Improving senior sleep benefits them and you
There are many reasons why seniors wake at night, but a top one is chronic pain. And if they’re sleeping in a position that doesn’t properly support their body, it can create extra pressure that increases their pain.
By aligning and supporting their body, your older adult will sleep more comfortably. And hopefully, that will reduce the number of times they (and you) wake up during the night.
We’ve rounded up 11 tips for adjusting your older adult’s sleep position so that it better supports their body and reduces pain at night.
These tips cover side, back, and stomach sleeping as well as a variety of health conditions like back pain due to spinal issues, neck or hip pain, acid reflux, and more.
Focus on comfortable body alignment for older bodies
The overall goal is to keep your older adult’s body in an aligned, neutral position as much as possible. For a younger adult, that means the spine is straight and the lower back is in its natural, slightly curved position.
But with older adults, age and chronic health conditions may have caused aches and pains along with changing the shape of their body. A comfortable alignment for them may be different from what works for a younger adult body.
For example, seniors with kyphosis (rounded back), won’t be able to lie flat on their back. A comfortable sleep position for them may be on their side with their spine supported as it is (curved), not trying to straighten it out.
These tips are starting points to help find a comfortable sleeping position for your older adult. To suit their body and personal preferences, experiment and adjust until you find a position that works well for them. To avoid any chance of injury, it’s always best to check with their doctor before trying something new.
Note: You can use folded or rolled towels or blankets to get the same effect as pillows. That can help if you’re still experimenting and don’t want to buy extra pillows before finding a position that works. Also, we’re assuming that your older has a good mattress that’s comfortable for them.
11 tips to improve senior sleep by reducing pain and discomfort
1. For side sleepers
At 7 minutes 32 seconds in this video, physical therapists demonstrate how to achieve a well-supported sleep position for a side sleeper.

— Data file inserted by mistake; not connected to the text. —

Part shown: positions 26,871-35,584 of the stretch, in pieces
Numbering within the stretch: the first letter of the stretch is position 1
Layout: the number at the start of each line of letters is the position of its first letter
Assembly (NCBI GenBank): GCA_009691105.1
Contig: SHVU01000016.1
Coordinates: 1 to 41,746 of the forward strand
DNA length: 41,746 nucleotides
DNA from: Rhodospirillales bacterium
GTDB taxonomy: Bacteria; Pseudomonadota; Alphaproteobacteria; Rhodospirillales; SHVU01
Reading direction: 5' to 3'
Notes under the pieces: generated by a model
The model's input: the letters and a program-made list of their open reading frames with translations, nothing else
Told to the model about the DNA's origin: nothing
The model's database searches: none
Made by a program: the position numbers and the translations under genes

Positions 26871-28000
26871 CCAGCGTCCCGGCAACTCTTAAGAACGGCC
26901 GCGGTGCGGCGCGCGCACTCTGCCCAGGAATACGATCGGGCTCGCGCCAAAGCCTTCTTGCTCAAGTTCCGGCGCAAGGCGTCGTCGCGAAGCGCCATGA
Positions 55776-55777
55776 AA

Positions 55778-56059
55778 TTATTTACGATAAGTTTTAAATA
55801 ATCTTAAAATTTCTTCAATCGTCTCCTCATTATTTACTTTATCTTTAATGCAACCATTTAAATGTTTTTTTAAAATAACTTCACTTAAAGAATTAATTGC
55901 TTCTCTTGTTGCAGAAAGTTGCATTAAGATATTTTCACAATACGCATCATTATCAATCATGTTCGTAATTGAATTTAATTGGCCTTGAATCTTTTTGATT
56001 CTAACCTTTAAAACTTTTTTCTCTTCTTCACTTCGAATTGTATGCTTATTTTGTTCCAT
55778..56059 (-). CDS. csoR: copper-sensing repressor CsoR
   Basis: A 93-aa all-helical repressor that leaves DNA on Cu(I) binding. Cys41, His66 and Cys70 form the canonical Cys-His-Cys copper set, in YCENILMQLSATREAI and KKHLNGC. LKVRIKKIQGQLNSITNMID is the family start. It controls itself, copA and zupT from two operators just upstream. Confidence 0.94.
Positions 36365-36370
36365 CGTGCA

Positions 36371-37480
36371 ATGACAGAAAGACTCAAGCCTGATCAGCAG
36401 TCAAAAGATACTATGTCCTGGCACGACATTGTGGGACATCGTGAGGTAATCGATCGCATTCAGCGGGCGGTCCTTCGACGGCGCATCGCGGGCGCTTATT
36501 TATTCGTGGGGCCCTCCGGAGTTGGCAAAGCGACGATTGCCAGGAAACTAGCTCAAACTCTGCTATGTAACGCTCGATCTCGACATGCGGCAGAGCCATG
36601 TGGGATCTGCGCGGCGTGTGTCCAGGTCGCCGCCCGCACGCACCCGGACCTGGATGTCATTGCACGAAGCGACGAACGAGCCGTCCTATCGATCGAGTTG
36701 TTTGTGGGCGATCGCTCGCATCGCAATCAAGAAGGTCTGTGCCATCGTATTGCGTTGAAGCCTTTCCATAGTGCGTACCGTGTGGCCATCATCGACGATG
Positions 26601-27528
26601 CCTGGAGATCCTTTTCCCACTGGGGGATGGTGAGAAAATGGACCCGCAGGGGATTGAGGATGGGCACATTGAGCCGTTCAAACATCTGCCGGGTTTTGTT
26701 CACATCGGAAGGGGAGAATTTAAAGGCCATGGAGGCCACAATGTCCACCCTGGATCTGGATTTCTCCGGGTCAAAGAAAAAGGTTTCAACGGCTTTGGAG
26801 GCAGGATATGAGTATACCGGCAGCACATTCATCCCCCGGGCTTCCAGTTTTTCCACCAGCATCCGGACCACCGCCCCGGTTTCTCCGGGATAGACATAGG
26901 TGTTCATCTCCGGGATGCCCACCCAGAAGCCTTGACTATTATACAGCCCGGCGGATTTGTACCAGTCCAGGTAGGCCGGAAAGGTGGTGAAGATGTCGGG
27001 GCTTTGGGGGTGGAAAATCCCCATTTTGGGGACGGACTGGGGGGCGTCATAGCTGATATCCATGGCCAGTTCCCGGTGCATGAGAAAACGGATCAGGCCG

- Use enough pillows under the head to keep it in a neutral (middle) position, which keeps the spine aligned from neck to body
- To reduce pressure on the lower shoulder, add a pillow under the torso, leaving space for the arm (8 min 34 sec in video)
- Add a pillow between the knees or lower legs to keep the hips, pelvis, and spine aligned
- To reduce pressure on the upper shoulder, add a pillow under that arm (9 min 20 sec in video)
2. For back sleepers
At 6 min 43 sec in this video, physical therapists demonstrate how to achieve a well-supported sleep position for a back sleeper.
- Don’t use too many pillows under the head so the neck isn’t forced to bend forward
- Add a pillow or a leg wedge under the knees to keep the lower back in a neutral position
3. For stomach sleepers or degenerative disk disease
Generally, sleeping on the stomach isn’t recommended because it’s hard on the back, but long-held habits can be tough to break.
However, stomach sleeping may be helpful for people with degenerative disk disease (see #3 in this list).
This video shows how to give better support while sleeping on the stomach to keep the spine in a neutral position.
- Use a very thin pillow under the head or no pillow at all
- Place a thin or medium pillow under the stomach or pelvis
- Bring one leg to side and slightly bend it, put a pillow under this knee
This image shows another option for stomach sleepers with the emphasis on the pillow under the stomach and pelvis.
4. For general back pain
To relieve back pain, it’s best to sleep on the side or back, following the tips in #1 and #2 above.
5. For those who prefer a reclining chair or for isthmic spondylolisthesis
Some older adults might just prefer to sleep in a reclining chair.
Sleeping in a reclined position is also helpful for a condition called isthmic spondylolisthesis. That’s where one of the lower vertebra slips forward onto the bone directly beneath it. Sleeping in a reclined position (#5 in this list) takes pressure off the spine.
A bed wedge is an inexpensive option that mimics a recliner chair’s shape. A more expensive option is to consider an adjustable bed.
6. For herniated disk
A helpful sleeping position for back pain caused by a herniated disk is the fetal position, #2 in this list. Sleeping curled up opens the space between the vertebrae.
7. For general neck pain
The best sleeping positions for neck pain are the back or side because they keep the neck and spine aligned with the body. Use the correct pillow height, following the tips for side and back sleepers in #1 & 2 above.
It’s best to avoid stomach sleeping because the head is twisted to the side, which puts pressure on nerves in the neck.
8. For general hip pain
For hip pain, sleep on the “good” side with knees bent. Use the side sleeping tips in #1 above to keep the hips, pelvis, and spine aligned.
9. For general knee pain
To ease knee pain, sleep on the side or back using the tips in #1 and 2 above and keep the knee in a comfortable, slightly bent position.
10. For general shoulder pain
To relieve shoulder pain, have your older adult sleep on their back with a small pillow under the painful shoulder. Or, sleep on the side on the “good” shoulder and follow the tips in #1 above.
11. For heartburn or GERD
To relieve the discomfort of heartburn or GERD while sleeping, it helps to sleep on the left side and elevate the head of the bed to create an incline. Or, use a bed wedge to put the head and torso on an incline.
Avoid using extra pillows under the head because that doesn’t put the stomach area on an incline, which is what helps the stomach acid stay down in the stomach.